Manuscript Editing Jumpstart – part 1

You’ve finished your draft manuscript, now what?
Today’s guest post comes from Melanie Cecka-Nolan, editor of the New York Times
Bestselling Illuminae series by Amie Kaufman and Jay Kristoff. Melanie has been with
Penguin Random House since August 2012 and is currently Associate Publishing
Director of Alfred A Knopf Books For Young Readers.
You vs. Your Revision
A colleague recently showed me a greeting card that depicted a stick-figure drawing
of Thelma and Louise, arms raised to the sky, as their little stick figure car drives off
a cliff. (Look it up on IMDB if you’re not familiar with the movie…it’s a classic.) And
that, in a nutshell, is what the revision process can seem like—a whole lot of anxiety
over feeling out of control and wondering whether you’ll ever land where you want
to. Sure, you’ve written a manuscript and you think it’s good, but how do you know?
Is there any way to assess what kind of polishing it needs?
Every writer has different strengths and weaknesses, and my job is to look for the
weaknesses and help the writer figure out how to approach their revision. To be
clear, I’m talking about substantive editing with the overall story in mind. Our
copyeditors then address the nitty-gritty of grammar, spelling, punctuation, etc. (all
the stuff I’m really bad with!). Some of my authors are masters of
characterization—you feel like you’re hanging out with a good friend who’s telling
you their inner most secrets. But, maybe the plot drags a little. Other authors may be
geniuses with world building, and I find myself hanging on every last word because
it’s so rich and inventive…but the dialogue sounds robotic. My job is to identify
those Achilles heel in the story, and suggest how to make it stronger through
revision. And believe it or not, a great revision starts with doing absolutely nothing.
Don’t. Touch. Your. Manuscript.
…at least for a little while! Why? Because if you’ve just finished drafting something,
chances are you’re too close to it to be able review it objectively. So let the document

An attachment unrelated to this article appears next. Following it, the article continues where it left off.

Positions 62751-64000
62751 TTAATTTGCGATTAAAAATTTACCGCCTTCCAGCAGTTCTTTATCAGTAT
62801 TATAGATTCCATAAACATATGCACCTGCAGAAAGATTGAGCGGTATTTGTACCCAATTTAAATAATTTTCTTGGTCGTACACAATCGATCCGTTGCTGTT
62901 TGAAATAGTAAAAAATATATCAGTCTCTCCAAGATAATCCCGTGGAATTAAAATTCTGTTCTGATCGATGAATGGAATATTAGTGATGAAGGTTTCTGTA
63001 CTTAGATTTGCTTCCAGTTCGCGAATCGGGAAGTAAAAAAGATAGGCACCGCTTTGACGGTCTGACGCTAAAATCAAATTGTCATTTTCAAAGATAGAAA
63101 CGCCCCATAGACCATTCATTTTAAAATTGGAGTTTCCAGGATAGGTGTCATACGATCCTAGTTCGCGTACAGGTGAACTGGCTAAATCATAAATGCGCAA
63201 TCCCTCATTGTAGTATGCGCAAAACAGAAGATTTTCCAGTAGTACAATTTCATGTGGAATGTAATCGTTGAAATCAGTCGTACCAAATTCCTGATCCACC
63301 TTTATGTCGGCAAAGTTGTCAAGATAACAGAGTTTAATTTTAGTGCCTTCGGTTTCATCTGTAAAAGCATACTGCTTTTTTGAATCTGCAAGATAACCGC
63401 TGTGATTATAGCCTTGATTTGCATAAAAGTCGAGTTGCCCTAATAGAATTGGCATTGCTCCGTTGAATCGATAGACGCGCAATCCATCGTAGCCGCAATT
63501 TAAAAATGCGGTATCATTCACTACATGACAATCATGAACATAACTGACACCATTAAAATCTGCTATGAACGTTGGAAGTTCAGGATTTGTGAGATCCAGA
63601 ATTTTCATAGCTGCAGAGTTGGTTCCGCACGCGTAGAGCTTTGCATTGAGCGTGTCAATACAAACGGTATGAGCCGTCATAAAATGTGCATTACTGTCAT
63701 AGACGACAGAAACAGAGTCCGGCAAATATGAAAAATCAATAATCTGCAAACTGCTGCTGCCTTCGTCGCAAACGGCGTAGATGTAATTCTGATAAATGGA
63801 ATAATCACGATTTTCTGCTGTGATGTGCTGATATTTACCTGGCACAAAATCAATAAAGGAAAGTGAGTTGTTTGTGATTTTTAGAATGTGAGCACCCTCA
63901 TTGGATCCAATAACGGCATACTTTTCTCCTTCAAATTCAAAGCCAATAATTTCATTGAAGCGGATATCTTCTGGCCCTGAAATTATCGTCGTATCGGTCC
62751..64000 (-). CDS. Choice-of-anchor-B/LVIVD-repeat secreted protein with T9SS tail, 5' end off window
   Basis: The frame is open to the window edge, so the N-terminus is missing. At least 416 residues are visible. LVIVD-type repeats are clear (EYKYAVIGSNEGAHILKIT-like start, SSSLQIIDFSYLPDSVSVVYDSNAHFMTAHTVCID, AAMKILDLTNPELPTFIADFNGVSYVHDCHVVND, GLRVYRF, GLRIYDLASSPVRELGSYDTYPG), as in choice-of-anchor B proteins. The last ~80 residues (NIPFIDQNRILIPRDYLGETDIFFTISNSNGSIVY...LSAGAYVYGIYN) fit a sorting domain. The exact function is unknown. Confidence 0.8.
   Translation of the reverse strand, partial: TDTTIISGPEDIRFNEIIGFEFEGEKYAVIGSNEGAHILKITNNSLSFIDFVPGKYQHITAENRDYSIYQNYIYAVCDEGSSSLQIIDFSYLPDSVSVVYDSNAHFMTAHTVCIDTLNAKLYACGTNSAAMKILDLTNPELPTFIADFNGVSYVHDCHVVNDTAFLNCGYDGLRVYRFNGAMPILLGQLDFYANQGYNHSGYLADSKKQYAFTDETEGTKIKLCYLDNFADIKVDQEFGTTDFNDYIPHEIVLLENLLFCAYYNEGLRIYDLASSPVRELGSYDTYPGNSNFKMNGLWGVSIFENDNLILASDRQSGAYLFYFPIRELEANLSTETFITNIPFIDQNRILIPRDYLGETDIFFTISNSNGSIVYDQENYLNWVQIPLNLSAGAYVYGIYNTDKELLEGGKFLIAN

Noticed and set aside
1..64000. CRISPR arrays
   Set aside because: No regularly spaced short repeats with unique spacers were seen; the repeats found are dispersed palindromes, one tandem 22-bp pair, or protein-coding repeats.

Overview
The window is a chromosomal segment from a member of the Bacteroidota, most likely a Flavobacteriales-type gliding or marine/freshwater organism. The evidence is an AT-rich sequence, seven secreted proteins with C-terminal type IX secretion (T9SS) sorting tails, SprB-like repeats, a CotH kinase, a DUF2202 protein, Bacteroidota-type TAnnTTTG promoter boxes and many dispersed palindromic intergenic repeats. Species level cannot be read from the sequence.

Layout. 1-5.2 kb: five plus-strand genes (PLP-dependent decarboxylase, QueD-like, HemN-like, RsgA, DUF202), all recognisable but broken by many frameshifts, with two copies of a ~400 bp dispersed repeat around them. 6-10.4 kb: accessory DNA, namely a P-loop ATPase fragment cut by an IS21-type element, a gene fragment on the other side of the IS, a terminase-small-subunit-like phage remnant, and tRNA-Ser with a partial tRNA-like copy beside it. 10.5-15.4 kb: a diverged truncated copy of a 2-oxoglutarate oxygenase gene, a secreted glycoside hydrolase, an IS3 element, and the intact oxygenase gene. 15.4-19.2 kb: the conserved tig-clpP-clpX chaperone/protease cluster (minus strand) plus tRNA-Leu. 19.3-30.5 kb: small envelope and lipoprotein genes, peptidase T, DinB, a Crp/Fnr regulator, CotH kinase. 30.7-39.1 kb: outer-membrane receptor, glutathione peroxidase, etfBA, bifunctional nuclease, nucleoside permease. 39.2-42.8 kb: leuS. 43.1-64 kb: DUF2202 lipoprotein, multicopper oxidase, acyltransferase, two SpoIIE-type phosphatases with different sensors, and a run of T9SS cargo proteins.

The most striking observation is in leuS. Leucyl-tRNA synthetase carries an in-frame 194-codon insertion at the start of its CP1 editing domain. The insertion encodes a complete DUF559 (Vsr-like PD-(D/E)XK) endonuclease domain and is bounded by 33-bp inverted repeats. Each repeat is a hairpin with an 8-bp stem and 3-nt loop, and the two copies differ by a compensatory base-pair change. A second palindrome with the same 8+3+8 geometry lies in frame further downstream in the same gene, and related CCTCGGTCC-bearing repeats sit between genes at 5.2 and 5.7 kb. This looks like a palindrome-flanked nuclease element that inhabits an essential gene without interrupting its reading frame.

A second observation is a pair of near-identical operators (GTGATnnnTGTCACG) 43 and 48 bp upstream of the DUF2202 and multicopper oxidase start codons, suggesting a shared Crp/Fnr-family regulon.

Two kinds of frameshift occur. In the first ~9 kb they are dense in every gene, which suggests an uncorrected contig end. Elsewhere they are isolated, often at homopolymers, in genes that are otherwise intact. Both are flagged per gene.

sit for a few days. Or two weeks, or however long you can bear to be away from it. I
can almost guarantee that when you go back, you’ll spot all kinds of things that you
didn’t notice earlier.
Start big picture.
It can be tempting to look at a sentence and think “aha! I know a better way to say
that.” Resist the urge. Revision on a sentence-by-sentence basis has its value—but
not at first. Instead, I look for the bottom of the iceberg, the BIG things that are
preventing the manuscript from being as successful or as satisfying as it could be.
Generally speaking, it comes down to pacing, plot, characterization, or voice (and
sometimes all four).
  • Pacing is the internal motor—how fast or slow the events of the story are unfolding, and how that aligns with the story you want to tell. If it’s a thriller and the first 50 pages are poetic landscape descriptions, a reader’s attention might wander. Or, maybe your character’s dog gets hit by a car, she loses the diamond earrings she snuck from her mom’s jewelry box and her young sister reveals that she’s anorexic—all in the last 15 pages of a 350 page manuscript. I’d be inclined to say the pacing feels uneven, with too many critical events coming too late in the story. Try to be aware of how heavy (or light) your foot is in the story’s accelerator.